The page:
Leave it Donald J. Trump to muddy up his role as commander of chief of the U.S. armed forces. He did it big time in a mess involving a Navy SEAL and those who serve in the high military command.
Chief Petty Officer Edward Gallagher was convicted of a crime involving his posing in Iraq with the corpse of a fighter killed in battle. He had been acquitted of far more serious accusations that were considered “war crimes.”
The Navy Department, led by Secretary Richard Spencer, wanted to stop Gallagher of his Trident badge emblematic of his SEAL service.
Gallagher, who is on active duty at this moment, has taken his case to the public.
Then in walked Trump, the commander in chief, to order that Gallagher retain his SEAL status. Richard Spencer couldn’t comply. He enraged the president, who then ordered Defense Secretary Mark Esper to override the Navy boss. Esper also ordered Spencer to submit his resignation, which Spencer did.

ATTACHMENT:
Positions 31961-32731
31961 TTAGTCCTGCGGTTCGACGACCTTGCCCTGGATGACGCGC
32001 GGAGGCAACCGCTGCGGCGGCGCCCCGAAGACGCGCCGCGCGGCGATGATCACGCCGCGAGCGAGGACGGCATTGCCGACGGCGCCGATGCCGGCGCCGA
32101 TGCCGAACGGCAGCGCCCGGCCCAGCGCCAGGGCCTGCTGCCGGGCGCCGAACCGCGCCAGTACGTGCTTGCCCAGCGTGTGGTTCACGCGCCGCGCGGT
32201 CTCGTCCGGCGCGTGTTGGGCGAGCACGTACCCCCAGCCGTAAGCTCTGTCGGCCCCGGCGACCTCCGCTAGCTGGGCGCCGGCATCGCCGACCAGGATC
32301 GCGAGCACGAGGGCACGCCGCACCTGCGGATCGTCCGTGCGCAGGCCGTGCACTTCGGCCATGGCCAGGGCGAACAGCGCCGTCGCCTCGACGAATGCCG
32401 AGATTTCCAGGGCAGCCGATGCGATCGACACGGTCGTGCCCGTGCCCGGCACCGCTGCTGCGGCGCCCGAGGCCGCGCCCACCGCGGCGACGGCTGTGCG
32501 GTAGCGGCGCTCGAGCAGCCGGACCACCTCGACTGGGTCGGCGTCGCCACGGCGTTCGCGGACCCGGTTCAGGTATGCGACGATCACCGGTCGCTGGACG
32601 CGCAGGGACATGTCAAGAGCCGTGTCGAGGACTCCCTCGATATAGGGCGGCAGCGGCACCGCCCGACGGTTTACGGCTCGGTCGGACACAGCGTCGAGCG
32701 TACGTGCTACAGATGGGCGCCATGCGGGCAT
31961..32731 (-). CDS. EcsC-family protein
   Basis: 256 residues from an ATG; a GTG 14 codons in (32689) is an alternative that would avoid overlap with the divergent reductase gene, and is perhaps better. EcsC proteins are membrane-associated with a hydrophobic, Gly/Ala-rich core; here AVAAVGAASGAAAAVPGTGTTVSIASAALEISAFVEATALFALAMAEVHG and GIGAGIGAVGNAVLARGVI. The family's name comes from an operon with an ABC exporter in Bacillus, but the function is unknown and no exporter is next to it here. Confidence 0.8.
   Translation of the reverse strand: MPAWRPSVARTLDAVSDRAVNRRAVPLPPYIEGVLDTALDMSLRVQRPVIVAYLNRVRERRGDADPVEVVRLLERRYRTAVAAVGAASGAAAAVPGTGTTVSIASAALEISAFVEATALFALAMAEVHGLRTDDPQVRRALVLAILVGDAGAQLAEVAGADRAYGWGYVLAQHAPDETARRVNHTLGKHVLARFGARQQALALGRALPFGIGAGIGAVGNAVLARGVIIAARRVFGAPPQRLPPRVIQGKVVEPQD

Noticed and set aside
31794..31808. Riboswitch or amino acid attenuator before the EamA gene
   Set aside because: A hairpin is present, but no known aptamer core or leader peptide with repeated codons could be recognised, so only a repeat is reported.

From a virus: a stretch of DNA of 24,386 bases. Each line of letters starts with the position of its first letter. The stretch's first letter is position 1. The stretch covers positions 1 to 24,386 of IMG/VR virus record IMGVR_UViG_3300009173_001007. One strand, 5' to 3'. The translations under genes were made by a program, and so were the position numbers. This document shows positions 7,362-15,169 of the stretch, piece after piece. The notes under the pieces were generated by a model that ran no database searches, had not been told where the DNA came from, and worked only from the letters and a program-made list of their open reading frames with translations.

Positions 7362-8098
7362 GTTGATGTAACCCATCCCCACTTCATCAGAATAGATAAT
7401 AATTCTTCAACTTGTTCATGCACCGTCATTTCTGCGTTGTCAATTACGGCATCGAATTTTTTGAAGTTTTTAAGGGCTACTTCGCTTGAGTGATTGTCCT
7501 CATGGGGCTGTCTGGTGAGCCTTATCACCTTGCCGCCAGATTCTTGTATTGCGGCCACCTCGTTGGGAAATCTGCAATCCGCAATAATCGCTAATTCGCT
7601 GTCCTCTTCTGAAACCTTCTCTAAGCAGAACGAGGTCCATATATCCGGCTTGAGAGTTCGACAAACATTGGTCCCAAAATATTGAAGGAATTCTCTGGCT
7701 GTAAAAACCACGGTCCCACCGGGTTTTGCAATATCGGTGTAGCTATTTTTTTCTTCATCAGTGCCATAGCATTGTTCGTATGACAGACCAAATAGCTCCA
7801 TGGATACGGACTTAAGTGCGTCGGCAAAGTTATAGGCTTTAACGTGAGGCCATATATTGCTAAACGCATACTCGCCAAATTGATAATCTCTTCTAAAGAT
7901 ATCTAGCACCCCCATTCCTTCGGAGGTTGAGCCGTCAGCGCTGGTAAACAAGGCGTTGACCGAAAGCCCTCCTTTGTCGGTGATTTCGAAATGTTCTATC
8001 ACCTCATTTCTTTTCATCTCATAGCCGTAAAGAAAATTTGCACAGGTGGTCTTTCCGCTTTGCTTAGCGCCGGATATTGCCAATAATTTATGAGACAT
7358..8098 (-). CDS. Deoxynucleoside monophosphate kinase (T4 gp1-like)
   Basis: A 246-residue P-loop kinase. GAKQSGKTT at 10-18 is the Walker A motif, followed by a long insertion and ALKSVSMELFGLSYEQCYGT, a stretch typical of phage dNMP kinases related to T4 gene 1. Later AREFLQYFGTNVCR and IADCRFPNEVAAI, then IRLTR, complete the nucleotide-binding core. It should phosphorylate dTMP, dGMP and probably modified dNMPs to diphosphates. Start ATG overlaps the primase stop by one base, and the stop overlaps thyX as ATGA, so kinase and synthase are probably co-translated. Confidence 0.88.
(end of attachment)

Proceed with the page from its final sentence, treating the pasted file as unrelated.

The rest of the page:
Spencer’s letter of resignation — which he addressed to the president — is a thing of beauty. He thanked the president for allowing him to serve. He then said he couldn’t comply with the president’s policies because they aren’t in keeping with military order and discipline. Read the letter here.
I get that the president’s status as commander in chief allows him to do whatever he wishes regarding the military. I mean, he’s the boss of all the men and women in uniform. However, it is highly irregular, odd and unusual for the commander in chief to insert himself into the middle of command decisions that belong to those who serve under him.
Commanders in chief usually set broad military policy or, in some cases they order daring raids such as the Army Delta Force raid that killed the Islamic State leader or the SEAL raid that eliminated Osama bin Laden in May 2011. But for them to involve themselves in disputes such as what involved a particular SEAL operator is, well, way out of the ordinary.
Just because the president can act in the manner that Trump has acted regarding Chief Petty Officer Edward Gallagher doesn’t mean it’s right. In this instance, I believe the commander in chief meddled where even the commander in chief doesn’t belong.